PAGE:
When Georgia moved its parliament to Kutaisi – 150 miles and more than three hours' drive west of the capital, Tbilisi – then-President Mikheil Saakashvili promised the move would make the city “Georgia's second capital.”
That was 2012. Six years later Kutaisi doesn't yet feel much like a capital. Dogs sleep in its quiet downtown streets and the glassy, futuristic, $200 million parliament building on the city's outskirts is already looking shabby; the surrounding lawn is overgrown and the pavement, broken.
Now it appears that Georgia may be quietly preparing to end its experiment with a second capital.
The country's new constitution, approved in 2017 and scheduled to enter force later this year, removed the article that had decreed “The Parliament of Georgia shall reside in the city of Kutaisi.”
The government has not formally commented on its intentions for the parliament. But parliamentary staff, speaking to Eurasianet on condition of anonymity, say they expect the parliament to move back to Tbilisi from Kutaisi after the presidential elections scheduled for October.
The prospect of losing parliament comes as a blow to Kutaisi. The move here was a “morale booster” for the city, said Nugzar Kokhreidze, a local activist and organizer. Kutaisi is traditionally Georgia's second city, but recently its population was surpassed by that of Batumi, the country's growing coastal hub. Kutaisi also has a long history as a seat of medieval Georgian kingdoms and a center of Georgian culture, and parliament’s move here was welcomed as a modest restoration of its status. “Symbolically, it is very important,” Kokhreidze said.
The arrival of the parliament coincided with another grand development project: the Kutaisi International Airport, also opened in 2012, which now receives several flights per day on budget airlines from Europe.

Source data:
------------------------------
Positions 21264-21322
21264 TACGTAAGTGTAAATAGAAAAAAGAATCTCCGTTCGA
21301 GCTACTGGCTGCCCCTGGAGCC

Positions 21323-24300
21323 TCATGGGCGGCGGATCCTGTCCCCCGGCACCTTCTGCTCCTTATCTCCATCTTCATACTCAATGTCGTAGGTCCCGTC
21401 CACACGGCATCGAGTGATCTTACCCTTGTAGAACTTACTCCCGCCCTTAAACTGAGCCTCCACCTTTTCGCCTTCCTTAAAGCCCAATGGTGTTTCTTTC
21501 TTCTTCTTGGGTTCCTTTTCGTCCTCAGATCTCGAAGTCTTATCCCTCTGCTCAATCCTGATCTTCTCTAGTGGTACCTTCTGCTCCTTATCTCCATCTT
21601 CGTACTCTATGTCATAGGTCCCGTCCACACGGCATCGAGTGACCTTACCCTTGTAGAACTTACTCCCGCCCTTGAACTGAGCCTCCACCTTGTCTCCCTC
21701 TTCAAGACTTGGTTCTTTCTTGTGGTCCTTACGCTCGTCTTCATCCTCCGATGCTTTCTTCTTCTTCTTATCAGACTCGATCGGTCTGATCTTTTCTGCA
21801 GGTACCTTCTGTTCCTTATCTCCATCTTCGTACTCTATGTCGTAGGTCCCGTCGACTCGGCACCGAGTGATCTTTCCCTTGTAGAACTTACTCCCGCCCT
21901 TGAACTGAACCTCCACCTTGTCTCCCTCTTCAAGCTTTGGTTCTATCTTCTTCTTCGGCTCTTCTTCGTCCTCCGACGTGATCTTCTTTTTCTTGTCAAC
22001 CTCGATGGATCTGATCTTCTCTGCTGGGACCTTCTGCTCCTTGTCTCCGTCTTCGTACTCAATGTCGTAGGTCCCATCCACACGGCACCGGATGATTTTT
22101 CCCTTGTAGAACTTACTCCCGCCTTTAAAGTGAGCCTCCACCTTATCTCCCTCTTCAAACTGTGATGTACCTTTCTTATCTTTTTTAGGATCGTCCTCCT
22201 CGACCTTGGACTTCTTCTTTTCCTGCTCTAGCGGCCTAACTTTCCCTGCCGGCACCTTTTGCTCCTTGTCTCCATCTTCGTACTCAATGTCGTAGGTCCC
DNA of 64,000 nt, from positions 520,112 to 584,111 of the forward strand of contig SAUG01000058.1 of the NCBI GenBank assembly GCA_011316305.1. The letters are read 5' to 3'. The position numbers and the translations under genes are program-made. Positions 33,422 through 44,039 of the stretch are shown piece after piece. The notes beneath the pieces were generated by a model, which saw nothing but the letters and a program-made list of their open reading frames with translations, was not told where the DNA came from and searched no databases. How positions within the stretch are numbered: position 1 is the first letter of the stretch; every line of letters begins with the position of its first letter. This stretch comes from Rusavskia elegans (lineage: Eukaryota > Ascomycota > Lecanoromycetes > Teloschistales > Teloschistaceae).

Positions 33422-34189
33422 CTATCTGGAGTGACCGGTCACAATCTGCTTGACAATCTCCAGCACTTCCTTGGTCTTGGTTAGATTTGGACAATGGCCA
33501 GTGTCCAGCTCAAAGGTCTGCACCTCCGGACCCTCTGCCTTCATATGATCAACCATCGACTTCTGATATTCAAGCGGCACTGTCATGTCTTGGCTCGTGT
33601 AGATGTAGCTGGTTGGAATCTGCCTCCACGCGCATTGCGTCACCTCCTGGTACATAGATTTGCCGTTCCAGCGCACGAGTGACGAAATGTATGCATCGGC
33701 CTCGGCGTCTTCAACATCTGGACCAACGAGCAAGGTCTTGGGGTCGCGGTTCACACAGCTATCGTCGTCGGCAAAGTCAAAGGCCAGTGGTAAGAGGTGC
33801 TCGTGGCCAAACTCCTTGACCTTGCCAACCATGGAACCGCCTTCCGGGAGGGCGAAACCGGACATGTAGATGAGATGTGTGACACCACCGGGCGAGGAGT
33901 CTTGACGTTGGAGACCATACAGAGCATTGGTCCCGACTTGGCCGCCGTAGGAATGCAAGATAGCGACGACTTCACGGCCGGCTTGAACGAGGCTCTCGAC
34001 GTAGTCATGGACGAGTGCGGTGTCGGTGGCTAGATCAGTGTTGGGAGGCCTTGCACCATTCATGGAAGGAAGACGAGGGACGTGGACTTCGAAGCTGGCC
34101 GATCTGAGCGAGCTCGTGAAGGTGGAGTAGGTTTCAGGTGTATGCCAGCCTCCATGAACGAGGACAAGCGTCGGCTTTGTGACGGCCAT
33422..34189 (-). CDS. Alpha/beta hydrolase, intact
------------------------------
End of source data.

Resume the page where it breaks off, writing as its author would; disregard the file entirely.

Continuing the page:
Many of those travelers add a stop in Kutaisi to their Georgian itinerary. Kutaisi's formal attractions for a tourist are modest: a smattering of churches and handsome 19th century colonial buildings like a grand opera house and the high school where many of Georgia's most illustrious students, including the Soviet-era poet Vladimir Mayakovsky, studied. The city's 11th-century Bagrati Cathedral lost its status as a UNESCO World Heritage site in 2017 following an overeager restoration.
But Kutaisi has plenty of what really appeals to foreigners about Georgia – the food (which locals say is better than that in Tbilisi), wine, and hospitable Georgians – in a much more manageable package than the chaotic capital offers.
Tourists – especially those from countries with direct flights to Kutaisi like Germany and Poland – have responded. “Five years ago it was rare to see a foreigner here, now you see them everywhere,” Kokhreidze said.
Although precise numbers of visitors aren't available, all indications are that the airport has dramatically increased the numbers of foreigners in the city. “I remember the years before there was an airport here, and we were nowhere,” said Giorgi Gulua, an official at the city's tourist office. Tourists “would only stop here for dinner” en route to somewhere else, he said.